" - Californian Environmental Protection Agency Air Resources Board (CARB), 03/03/2015, http://www.arb.ca.gov/html/fact_sheets/composite_wood_flooring_faq.pdf
  6. Temperature & Humidity - increasing indoor temperature and humidity can speed the offgassing of formaldehyde from building products and it is likely to result in higher measurements of indoor formaldehyde levels. Some building consultants have experimented with attempting to "bake-out" formaldehyde outgassing sources indoors.

    Watch out: We have not found an authoritative source recommending pushing up indoor temperature or humidity as a means of speeding the curing of new indoor materials and thus as a means of ultimately reducing the indoor formaldehyde level.

    Kim (2005) however reported significant reductions of the formaldehyde outgassing of laminate floors heated by sub-floor heating systems in Korea; similar effects might be obseved in other countries where under-floor or radiant-floor heating is installed. Kim concluded that in Korean homes, as furniture using MDF was not heated to the same level as laminate flooring, the furniture remained the more significant source of indoor formaldehyde.

    For occupied buildings where there is a known or suspected formaldehyde offgassing problem, the California Air Resources Board has written some helpful advice of which the bottom line is that consumers should use increased fresh air ventilation combined with keeping indoor temperatures and relative humidity low to both exhaust formaldehyde gases and at the same time so as to reduce the rate of formaldehyde offgassing.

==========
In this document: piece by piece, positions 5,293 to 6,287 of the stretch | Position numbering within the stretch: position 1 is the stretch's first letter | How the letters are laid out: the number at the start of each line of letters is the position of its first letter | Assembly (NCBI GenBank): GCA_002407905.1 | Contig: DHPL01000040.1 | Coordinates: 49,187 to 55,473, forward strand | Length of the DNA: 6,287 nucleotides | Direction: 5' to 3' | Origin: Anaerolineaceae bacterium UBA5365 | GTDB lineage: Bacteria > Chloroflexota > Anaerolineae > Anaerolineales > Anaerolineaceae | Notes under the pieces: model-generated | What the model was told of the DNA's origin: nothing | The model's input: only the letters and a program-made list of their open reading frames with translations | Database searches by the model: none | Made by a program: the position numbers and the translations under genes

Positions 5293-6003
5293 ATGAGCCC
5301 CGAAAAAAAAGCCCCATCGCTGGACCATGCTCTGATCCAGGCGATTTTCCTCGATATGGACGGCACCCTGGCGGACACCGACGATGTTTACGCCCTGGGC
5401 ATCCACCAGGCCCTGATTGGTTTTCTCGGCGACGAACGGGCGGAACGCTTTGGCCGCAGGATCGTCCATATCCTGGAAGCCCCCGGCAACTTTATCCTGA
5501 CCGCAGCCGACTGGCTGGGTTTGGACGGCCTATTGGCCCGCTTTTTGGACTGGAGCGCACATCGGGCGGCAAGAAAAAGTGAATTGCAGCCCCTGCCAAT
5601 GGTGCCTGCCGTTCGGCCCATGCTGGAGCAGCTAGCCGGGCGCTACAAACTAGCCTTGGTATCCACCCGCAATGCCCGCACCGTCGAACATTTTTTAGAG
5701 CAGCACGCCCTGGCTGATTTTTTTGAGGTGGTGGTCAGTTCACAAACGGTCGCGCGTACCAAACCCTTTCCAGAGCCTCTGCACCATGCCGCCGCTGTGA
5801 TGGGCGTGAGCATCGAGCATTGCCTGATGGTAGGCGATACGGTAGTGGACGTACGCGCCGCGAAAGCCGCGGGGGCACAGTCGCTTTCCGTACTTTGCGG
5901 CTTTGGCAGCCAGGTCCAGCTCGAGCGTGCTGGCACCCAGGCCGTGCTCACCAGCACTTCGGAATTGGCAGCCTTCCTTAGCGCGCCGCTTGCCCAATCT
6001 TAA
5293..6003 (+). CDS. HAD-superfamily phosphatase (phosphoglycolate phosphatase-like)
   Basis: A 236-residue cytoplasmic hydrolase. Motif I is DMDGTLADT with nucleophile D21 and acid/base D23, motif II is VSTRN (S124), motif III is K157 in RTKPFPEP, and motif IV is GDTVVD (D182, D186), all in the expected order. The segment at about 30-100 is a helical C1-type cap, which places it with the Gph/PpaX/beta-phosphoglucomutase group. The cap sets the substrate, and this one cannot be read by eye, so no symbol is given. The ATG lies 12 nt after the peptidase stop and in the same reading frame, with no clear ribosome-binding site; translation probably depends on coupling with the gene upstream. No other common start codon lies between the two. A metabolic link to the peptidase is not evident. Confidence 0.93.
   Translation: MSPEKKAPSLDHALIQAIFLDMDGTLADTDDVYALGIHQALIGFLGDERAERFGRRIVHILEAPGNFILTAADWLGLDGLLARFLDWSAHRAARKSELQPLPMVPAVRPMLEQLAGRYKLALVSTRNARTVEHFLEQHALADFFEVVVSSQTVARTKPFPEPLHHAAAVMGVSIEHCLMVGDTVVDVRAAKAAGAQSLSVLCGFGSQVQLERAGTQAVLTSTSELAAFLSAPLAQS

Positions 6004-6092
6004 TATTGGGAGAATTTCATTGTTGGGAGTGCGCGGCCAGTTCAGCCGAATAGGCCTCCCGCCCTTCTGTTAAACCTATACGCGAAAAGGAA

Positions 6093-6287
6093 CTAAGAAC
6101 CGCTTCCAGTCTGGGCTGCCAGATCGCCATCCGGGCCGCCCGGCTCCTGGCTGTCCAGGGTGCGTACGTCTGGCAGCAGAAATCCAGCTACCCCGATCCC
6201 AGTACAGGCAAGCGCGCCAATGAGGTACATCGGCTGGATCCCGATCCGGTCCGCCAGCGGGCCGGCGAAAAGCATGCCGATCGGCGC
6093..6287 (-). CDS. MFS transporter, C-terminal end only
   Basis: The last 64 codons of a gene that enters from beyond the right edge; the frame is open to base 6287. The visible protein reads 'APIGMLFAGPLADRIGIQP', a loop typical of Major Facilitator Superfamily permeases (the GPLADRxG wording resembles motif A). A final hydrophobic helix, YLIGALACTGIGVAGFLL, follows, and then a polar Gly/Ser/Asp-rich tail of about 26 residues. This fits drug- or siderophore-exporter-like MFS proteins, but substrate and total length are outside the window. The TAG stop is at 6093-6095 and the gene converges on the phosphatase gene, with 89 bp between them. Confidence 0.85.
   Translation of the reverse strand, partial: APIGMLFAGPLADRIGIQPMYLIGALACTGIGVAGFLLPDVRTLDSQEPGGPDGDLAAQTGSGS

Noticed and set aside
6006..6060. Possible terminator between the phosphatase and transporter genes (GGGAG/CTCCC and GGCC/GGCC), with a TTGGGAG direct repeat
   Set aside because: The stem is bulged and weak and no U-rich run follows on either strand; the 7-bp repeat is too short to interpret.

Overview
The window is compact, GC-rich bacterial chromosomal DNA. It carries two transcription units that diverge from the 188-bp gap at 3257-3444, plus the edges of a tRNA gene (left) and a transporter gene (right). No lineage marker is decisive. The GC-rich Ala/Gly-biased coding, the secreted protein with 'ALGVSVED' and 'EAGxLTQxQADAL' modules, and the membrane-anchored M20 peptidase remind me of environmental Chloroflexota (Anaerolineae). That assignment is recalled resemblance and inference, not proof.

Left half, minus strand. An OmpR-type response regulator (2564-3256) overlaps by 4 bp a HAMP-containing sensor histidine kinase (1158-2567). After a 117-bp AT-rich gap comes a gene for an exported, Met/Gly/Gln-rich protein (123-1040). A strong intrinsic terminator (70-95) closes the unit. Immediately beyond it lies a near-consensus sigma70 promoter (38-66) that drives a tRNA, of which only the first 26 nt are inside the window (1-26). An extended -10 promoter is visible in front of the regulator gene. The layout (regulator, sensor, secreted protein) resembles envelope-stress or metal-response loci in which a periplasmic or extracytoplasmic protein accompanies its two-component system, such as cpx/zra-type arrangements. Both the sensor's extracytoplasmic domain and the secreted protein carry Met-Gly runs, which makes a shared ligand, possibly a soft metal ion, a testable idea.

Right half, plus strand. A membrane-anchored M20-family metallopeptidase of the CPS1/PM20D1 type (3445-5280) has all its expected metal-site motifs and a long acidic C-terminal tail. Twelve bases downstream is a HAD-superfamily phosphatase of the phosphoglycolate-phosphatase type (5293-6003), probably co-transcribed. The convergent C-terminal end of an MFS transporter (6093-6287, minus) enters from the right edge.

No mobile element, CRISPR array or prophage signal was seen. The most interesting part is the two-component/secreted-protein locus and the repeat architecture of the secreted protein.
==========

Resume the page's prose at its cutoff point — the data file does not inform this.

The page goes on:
"Proper ventilation, such as opening up windows, bringing fresh air through a central ventilation system, and running exhaust fans will expedite formaldehyde off-gassing from finished goods in your home as well as the odors from any finishes such as varnish or lacquer. Extended ventilation may be needed.

    Keeping indoor temperatures and humidity low, such as by using an air conditioner and/or dehumidifier to draw the moisture out of the air when humid, may help decrease the amount of formaldehyde that off-gasses into the indoor air
    ." - Californian Environmental Protection Agency Air Resources Board (CARB), 03/03/2015
  7. Other Formaldehyde reduction measures:
    see FORMALDEHYDE GAS HAZARD REDUCTION
    and
    see WHEN SHOULD YOU TEST for FORMALDEHYDE

Sources of Formaldehyde Gas in buildings

This section has moved. Please
see FORMALDEHYDE GAS SOURCES in BUILDINGS

At FORMALDEHYDE HAZARDS we report that formaldehyde is a ubiquitous volatile organic compound (VOC) that occurs in nature and is widely used in building products, finishes, and furnishings because of its desirable properties and low cost. Nearly all products made with formaldehyde outgas to some extent, but only a few contribute significantly to indoor air problems.

Formaldehyde Article Series Contents